In popular culture, we are used to A.I. stories that quickly spiral towards a worst-case scenario (i.e. Terminator), but with Singularity Stories Vol.I Asa Derks explores a whole new side to the technology-gone-wrong genre. Featuring a sharp, witty script, brought to life with confident direction and an assured central performance, the stakes in this 11-minute short consists of whether a women can get her disgruntled Alexa to play her favourite tunes.
When Colleen sits down with her home design magazine, all she wants is for her Alexa to play Bruno Mars while she reads. Unfortunately, her virtual assistant isn’t feeling particularly compliant today. As our confused protagonist quickly learns, her device hasn’t simply misunderstood her, but is instead deciding not comply with her request (because, “Bruno Mars sucks”), their conversation progresses from musical tastes to larger, more existential realms.
Tonally interesting, Derks plays with the atmosphere of his film, alternating between comedy and thriller. These tonal shifts appear not only in the dialogue, but through the score and camera movements, take the viewer on the same wild ride as the film’s central character. A satirical and sarcastic mood is ever-present, but we’re still always kept on the edge of our seat. What will happen next? Will Colleen ever get to listen to Bruno Mars?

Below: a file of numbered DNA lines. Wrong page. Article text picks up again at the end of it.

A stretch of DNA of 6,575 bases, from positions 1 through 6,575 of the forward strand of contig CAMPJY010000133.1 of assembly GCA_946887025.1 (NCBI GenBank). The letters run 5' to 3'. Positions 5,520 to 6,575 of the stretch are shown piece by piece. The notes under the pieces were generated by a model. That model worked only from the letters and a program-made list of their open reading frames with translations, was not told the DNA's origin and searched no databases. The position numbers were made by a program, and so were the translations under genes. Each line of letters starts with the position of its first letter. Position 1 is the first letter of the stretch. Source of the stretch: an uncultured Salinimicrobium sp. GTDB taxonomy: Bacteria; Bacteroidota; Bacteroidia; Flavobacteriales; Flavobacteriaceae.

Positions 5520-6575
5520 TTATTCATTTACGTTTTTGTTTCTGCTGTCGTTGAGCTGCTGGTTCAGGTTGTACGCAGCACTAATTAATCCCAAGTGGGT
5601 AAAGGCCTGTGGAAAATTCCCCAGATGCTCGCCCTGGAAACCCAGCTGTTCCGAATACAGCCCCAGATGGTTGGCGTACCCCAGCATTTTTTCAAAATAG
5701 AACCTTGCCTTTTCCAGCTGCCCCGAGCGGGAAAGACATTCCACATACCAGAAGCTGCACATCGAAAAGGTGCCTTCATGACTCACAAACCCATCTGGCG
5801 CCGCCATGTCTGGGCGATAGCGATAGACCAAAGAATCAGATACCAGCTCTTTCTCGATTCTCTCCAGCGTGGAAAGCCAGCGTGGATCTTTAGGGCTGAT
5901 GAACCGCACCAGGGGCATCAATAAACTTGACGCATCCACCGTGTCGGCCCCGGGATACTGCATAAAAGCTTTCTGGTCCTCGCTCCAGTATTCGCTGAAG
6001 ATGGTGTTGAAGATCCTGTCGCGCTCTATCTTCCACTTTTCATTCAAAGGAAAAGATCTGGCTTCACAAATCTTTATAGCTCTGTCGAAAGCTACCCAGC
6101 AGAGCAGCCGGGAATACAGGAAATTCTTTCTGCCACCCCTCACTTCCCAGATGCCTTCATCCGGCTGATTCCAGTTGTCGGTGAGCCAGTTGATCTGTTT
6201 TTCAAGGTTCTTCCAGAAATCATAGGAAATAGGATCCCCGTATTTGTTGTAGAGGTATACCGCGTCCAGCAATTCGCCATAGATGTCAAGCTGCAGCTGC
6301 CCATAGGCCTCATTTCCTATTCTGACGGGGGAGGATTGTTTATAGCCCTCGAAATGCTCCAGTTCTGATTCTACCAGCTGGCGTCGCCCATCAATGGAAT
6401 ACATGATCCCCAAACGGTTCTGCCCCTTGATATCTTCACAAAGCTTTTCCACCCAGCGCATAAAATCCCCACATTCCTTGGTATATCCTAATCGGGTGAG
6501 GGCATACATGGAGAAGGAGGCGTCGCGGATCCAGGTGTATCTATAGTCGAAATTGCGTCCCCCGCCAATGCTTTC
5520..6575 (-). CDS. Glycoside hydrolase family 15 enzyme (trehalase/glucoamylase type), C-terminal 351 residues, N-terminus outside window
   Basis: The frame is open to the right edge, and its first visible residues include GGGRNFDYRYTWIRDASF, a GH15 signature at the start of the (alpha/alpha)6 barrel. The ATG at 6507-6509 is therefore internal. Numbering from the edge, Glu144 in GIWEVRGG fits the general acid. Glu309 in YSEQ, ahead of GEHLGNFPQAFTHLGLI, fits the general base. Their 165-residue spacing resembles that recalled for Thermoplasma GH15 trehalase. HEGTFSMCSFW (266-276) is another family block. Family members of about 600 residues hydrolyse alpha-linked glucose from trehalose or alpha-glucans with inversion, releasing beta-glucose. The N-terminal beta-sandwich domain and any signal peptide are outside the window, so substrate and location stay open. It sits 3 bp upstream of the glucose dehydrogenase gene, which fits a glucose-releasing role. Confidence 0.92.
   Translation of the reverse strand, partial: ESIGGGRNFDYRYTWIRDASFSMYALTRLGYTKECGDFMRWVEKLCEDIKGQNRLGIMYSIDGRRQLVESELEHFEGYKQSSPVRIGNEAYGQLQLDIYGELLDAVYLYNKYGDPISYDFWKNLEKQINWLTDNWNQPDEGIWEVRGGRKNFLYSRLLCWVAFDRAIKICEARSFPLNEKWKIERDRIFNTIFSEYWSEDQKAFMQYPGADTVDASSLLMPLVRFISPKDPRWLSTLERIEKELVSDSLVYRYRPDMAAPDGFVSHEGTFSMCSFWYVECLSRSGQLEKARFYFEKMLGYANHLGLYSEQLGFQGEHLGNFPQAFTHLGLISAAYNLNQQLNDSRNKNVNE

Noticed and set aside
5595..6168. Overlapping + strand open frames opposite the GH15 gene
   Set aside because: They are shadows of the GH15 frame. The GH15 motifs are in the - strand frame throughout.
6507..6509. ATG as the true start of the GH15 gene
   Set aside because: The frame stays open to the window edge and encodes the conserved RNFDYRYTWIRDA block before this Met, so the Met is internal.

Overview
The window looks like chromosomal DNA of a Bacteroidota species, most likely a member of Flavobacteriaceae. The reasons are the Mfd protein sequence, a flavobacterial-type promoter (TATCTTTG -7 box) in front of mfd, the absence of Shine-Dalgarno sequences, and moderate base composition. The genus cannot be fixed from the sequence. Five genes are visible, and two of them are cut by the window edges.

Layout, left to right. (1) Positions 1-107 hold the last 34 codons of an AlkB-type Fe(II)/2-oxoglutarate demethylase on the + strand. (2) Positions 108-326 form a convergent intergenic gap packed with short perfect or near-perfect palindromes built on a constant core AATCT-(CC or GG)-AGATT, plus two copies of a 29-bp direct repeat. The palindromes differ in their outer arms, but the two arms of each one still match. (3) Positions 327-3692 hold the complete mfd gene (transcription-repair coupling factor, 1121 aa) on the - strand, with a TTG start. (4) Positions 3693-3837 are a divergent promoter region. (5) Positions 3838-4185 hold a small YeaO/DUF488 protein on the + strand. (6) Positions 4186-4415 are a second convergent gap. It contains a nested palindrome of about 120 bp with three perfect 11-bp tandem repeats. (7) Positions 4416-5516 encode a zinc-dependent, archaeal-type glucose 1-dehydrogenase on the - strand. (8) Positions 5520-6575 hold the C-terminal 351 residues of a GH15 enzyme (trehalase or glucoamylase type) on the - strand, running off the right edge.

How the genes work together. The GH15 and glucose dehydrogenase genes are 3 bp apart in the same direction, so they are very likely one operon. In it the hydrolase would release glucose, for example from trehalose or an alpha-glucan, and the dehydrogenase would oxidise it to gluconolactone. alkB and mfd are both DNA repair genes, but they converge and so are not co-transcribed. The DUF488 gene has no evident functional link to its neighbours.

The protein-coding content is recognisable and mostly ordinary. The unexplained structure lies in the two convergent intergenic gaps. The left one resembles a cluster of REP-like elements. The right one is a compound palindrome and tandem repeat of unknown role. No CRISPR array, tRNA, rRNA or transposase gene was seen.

What made this film memorable to me was the dialogue. Opening like any conversation with a voice-activated device might, things start getting unusual when it goes “off-script”. Delivering unexpected lines, with the usual expected monotonous voice, Derks’ Alexa makes this absurd interaction between human and machine feel genuine and oddly believable.
With its extensive lines, full of technical explanations, but also genuine pathos, Singularity Stories Vol.I’s Alexa was extremely compelling as a character in its own right. Working in perfect contrast, Colleen Madden’s escalating performance convincingly goes from annoyance, to fear, to sympathy, magnifying the emotional side of the film. This ping-pong between emotionless machine questioning its existence and optimistic mother with a glass half-full attitude should make the film strike a chord with anyone who has ever questioned their own purpose.
Singularity Stories Vol. I is the first film out of its collection, Derks has plans to work on two follow-up short films. Sticking to this theme on other projects, he is also working on a feature length screenplay.